The Tudor Black Bay is an iconic model for Tudor. It was the line that revived the Tudor name when it was first released back in 2012. When it was released and ever since then, it has struck a chord with collectors and it has consistently been seen as one of the best value watches in the market. The Black Bay was a reinterpretation of Tudor’s rich dive watch history and the brand drew upon design cues from their early Submariners in the 20th century, including the iconic ‘Snowflake’ hands, the ‘Big Crown’ no crown guard stainless steel case and the stainless steel riveted bracelet. With its vintage roots and that famous Rolex quality at such an attractive price point, it is hard not to love the Black Bay.
After quite a few years of production, there is now a whole range of Black Bays varying in colours and case material. That being said, my favourite would certainly have to be this version. This Black Bay was made in collaboration with the famous British department store, Harrods and is sold exclusively through the Harrods Fine Watch Room. While I am always sceptical of brands releasing new models with colour changes as the only difference, this one would have to be the exception for me. The Harrods Black Bay comes with a never before seen green bezel, which is the same iconic green that has represented Harrods ever since its inception and green accents in its depth rating and the tip of the seconds hand. The chapter ring, logo and chronometer rating is all in gilt alongside the gold hour marker surrounds, which is also a nice nod to the gold font of the Harrods logo. Another nice touch is the reversal of the depth rating, where Tudor put the feet first (660ft/200m) as a tribute to the ‘Britishness’ of Harrods.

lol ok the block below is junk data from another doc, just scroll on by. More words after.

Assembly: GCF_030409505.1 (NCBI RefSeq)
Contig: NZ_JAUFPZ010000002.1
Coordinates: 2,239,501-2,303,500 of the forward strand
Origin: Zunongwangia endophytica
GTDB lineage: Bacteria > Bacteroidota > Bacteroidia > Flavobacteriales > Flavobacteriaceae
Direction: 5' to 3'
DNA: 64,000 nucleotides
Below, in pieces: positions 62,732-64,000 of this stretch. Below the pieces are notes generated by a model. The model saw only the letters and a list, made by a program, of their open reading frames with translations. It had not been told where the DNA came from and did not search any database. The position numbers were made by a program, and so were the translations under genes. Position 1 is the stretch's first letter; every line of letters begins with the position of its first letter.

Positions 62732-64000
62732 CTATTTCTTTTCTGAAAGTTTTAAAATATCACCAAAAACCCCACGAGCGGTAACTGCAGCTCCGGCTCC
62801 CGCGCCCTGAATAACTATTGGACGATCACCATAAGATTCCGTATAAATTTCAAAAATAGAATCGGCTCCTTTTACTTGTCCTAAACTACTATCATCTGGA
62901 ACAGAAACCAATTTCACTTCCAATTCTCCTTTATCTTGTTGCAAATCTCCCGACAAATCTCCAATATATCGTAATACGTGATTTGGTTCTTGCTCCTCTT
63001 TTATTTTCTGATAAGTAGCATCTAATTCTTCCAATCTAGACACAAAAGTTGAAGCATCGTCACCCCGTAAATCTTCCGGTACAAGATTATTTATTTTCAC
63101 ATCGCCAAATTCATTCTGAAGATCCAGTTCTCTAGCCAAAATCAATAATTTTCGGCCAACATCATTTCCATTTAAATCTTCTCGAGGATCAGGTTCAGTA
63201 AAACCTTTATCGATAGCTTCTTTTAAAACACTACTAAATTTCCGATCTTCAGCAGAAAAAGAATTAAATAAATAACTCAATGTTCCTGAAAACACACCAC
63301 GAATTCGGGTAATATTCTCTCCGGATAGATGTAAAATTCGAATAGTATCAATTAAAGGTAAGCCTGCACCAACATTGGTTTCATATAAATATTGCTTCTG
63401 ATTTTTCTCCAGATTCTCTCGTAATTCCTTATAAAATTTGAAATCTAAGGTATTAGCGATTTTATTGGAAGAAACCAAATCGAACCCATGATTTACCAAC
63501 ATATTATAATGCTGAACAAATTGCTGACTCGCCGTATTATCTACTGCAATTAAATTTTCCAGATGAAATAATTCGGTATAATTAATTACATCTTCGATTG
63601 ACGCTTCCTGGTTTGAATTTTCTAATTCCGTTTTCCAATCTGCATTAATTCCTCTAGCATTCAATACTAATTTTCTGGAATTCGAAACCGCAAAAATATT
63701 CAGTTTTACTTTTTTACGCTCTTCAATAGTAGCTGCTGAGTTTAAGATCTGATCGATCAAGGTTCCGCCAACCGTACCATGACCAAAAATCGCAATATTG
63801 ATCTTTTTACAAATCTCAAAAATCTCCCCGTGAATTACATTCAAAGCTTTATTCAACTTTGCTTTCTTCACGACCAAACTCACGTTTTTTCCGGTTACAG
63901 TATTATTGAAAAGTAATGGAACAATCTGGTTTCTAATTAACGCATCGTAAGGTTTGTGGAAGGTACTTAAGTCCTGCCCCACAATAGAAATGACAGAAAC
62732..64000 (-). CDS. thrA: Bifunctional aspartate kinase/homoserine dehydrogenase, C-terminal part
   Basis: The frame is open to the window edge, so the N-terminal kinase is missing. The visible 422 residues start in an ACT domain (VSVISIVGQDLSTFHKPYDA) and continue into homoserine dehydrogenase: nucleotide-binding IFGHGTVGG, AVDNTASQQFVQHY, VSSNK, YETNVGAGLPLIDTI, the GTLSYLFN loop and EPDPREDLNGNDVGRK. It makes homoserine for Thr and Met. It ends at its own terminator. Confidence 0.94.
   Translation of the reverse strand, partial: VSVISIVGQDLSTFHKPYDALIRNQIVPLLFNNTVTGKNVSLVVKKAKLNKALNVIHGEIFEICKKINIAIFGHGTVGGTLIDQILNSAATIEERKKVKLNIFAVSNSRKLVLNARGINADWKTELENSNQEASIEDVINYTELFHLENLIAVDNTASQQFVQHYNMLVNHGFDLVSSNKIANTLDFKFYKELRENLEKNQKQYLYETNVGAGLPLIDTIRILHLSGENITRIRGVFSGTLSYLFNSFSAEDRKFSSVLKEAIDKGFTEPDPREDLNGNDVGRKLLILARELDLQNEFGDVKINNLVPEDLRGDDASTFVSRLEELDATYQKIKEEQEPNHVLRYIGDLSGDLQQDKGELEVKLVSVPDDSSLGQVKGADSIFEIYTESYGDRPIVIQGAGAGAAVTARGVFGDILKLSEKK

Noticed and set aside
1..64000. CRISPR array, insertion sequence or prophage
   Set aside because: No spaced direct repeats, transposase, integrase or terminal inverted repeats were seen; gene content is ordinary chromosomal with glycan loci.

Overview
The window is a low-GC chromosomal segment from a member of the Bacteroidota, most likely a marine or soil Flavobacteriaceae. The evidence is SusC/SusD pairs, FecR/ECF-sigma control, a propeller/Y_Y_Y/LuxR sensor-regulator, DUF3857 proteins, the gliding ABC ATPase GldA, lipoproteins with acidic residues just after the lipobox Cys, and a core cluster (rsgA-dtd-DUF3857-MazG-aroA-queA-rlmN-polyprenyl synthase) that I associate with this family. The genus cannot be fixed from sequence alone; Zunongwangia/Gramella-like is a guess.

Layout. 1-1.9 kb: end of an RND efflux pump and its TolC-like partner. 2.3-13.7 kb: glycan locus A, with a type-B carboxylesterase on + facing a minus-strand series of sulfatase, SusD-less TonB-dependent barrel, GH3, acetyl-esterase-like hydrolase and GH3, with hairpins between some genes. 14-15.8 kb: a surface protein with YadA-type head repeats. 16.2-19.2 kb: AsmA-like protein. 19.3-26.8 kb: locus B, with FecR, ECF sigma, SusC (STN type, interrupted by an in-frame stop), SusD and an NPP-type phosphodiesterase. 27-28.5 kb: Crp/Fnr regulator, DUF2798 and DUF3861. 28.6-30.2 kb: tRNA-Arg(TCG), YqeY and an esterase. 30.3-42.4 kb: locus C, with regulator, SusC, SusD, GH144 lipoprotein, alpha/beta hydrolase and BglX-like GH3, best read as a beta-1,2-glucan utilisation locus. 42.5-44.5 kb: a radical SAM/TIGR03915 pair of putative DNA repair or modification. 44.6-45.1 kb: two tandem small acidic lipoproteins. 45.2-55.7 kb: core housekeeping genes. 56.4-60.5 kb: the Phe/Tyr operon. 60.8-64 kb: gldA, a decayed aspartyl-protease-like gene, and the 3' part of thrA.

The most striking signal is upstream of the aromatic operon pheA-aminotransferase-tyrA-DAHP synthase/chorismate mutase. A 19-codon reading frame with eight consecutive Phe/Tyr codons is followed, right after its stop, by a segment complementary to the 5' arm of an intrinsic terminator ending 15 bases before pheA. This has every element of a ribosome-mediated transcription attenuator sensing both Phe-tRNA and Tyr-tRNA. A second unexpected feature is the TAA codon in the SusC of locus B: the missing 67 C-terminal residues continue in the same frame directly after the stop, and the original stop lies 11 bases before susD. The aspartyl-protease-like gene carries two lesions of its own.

While this is not strictly a limited edition as Tudor doesn’t do limiteds, there is a huge waitlist and Tudor aren’t making many of these. I have heard of clients waiting well over a year for their piece and the demand is out there. The green bezel is reminiscent of the Rolex ‘Kermit’ Submariner with its similar green bezel and I would certainly consider this the ‘Baby Kermit’.
For a long time, Tudor has been seen as the ‘Poor Man’s Rolex’ as when they were first created, their philosophy was to use Rolex cases and outsourced movements to save on cost. The old Tudor Submariners used ETA movements and for awhile the Black Bay did too. Now though, this Black Bay is powered by an in-house self-winding calibre MT5602, housed in a 41mm stainless steel bevelled case and takes on its own design cues without having to follow its big brother. Today, Tudor is seen as a brand that stands on its own two feet and has cemented itself as a powerful brand in its own right.